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Foreword from Executive Directors Minott and Steinberg

View of the Refinery Site with Center City in the background. Photo credit: Elvert Barnes.

From Joseph Minott, Executive Director and Chief Counsel of the Clean Air Council and Harris Steinberg, Executive Director of the Lindy Institute for Urban Innovation at Drexel University 

Cities are a complex series of systems that evolve at a varying pace over time.

Such is the case with the Lower Schuylkill and the roughly 1,400-acre site formerly used by Philadelphia Energy Solutions for its oil refinery. The refinery started as the Atlantic Petroleum Storage Company in 1866 - only seven years after oil was discovered in Titusville, PA– and grew to become the largest oil refinery on the East Coast of the United States before being shuttered by a fire and explosion in the summer of 2019.

In the intervening years, the site helped fuel the rise of Philadelphia as an industrial giant, frequently earning the moniker of “Workshop of the World before the city’s eventual de-industrialization and decline in the 1950s and 60s. The ascent of the environmental movement in these subsequent decades—activated by the publication of Rachel Carson’s Silent Spring in 1962—began to make us crucially aware as a nation of the environmental and social costs of unregulated industry operating in close proximity to residential neighborhoods. Fast forward to today, where the continued work of local environmental advocates, in addition to the fire and explosion, have culminated in a call for a cleaner future use of the site that would advance environmental justice for  South and Southwest Philadelphia residents living in close proximity to the former PES site.

The bankruptcy of Philadelphia Energy Solutions and the closure of its refinery has given Philadelphia residents a once-in-a-generation opportunity to rethink the future of this critically important site within the borders of the City of Philadelphia. Occupying an area larger than Center City Philadelphia and situated between the rich job hubs of Center City, University City, the Navy Yard, and the airport, the site is heavily polluted and will take significant effort, resources, and time to repurpose it for safer uses in the future.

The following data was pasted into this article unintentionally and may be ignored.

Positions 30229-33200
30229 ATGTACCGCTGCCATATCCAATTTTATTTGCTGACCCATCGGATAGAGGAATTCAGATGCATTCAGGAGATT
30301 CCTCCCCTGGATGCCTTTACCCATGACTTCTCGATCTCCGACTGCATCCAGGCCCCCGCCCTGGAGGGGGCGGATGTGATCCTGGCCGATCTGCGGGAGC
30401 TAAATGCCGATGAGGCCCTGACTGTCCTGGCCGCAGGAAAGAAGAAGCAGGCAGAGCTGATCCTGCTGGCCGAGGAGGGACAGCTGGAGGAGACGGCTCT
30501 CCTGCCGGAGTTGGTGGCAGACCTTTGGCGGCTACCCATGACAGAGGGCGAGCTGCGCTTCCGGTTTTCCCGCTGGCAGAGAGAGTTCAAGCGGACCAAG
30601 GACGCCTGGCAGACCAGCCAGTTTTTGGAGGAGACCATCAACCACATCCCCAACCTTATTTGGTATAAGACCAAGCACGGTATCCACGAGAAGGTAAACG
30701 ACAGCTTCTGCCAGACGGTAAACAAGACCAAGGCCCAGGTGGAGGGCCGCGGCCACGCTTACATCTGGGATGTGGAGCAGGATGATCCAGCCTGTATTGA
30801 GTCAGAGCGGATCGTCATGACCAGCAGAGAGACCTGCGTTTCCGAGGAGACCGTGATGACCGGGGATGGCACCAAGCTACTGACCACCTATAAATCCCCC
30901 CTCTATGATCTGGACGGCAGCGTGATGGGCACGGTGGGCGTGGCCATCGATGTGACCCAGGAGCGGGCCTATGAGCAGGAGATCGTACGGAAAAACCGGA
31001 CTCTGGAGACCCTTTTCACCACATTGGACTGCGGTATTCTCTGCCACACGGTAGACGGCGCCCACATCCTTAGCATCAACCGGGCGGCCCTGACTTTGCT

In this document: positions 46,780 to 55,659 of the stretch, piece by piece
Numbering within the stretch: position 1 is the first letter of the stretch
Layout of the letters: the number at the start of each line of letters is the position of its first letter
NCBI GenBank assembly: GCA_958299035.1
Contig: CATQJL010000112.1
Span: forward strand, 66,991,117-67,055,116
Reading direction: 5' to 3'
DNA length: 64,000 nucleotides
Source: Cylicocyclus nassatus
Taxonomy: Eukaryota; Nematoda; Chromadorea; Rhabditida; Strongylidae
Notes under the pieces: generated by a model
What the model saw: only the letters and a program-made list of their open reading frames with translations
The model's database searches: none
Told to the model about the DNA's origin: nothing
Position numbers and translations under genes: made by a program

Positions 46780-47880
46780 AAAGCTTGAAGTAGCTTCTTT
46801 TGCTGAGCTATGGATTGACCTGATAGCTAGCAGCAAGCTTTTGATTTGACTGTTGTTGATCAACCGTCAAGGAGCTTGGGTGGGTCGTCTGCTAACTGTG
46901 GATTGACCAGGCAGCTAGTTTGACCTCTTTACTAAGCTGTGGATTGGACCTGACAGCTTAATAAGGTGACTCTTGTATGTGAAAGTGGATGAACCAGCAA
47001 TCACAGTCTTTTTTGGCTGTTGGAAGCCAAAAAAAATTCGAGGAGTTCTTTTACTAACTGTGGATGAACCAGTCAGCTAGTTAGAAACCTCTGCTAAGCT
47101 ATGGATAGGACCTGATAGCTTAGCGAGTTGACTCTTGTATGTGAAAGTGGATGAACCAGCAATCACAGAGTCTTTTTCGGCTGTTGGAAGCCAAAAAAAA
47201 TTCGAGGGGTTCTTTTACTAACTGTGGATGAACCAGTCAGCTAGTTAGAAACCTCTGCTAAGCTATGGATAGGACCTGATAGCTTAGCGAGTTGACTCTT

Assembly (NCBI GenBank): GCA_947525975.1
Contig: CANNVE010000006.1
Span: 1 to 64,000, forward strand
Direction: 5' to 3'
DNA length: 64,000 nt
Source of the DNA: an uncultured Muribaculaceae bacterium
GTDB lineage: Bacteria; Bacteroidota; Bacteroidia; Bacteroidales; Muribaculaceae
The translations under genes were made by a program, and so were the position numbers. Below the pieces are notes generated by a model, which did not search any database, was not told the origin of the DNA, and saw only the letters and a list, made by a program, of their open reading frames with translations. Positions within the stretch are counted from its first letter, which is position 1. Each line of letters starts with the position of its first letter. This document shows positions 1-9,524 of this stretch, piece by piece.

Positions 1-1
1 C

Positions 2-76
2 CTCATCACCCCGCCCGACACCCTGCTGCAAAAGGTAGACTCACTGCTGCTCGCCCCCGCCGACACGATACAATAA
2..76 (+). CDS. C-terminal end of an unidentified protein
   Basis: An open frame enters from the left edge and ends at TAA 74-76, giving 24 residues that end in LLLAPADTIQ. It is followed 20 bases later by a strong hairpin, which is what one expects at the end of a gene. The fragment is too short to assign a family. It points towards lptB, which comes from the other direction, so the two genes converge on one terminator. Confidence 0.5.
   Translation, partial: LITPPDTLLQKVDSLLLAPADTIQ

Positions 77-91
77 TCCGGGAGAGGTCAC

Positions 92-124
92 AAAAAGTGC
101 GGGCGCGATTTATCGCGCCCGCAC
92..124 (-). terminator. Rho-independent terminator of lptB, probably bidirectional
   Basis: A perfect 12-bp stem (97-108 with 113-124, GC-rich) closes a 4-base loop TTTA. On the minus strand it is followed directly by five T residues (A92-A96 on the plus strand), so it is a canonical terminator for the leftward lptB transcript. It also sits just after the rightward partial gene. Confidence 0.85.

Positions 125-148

The closing of the refinery shined a light on the persistent public health impacts of the facility on the residents of the fence-line communities along its perimeter, as well as the significance of the loss of such a high number of highly skilled refinery jobs.  Indeed, the City of Philadelphia’s Refinery Advisory Panel, convened in the aftermath of the 2019 fire and explosion, made clear that future uses for the site must “put the public’s safety as a top priority” while “providing significant long-term economic benefit to Philadelphia and it’s residents.”

To that end, the Clean Air Council, in partnership with the Lindy Institute for Urban Innovation at Drexel University, organized a community visioning process to begin to imagine the future of the PES site.  With a grant from the William Penn Foundation, the team worked with a wide number of constituents to develop initial images and diagrams of a physically connected landscape that could contribute to the social, environmental, and economic health of Philadelphia and the region.

This report details our process and our findings.  It is presented as an overture to a much-needed broader and longer public conversation about the future of the site as we grapple with climate change, sea level rise, and the impact of increased storm surge in the midst of the coronavirus pandemic.

We are grateful to the William Penn Foundation for its support to the staffs of the Clean Air Council and the Lindy Institute, and to the residents, union members, public officials, advisory panel members, and design professionals who graciously gave their time and intellect to inform this work.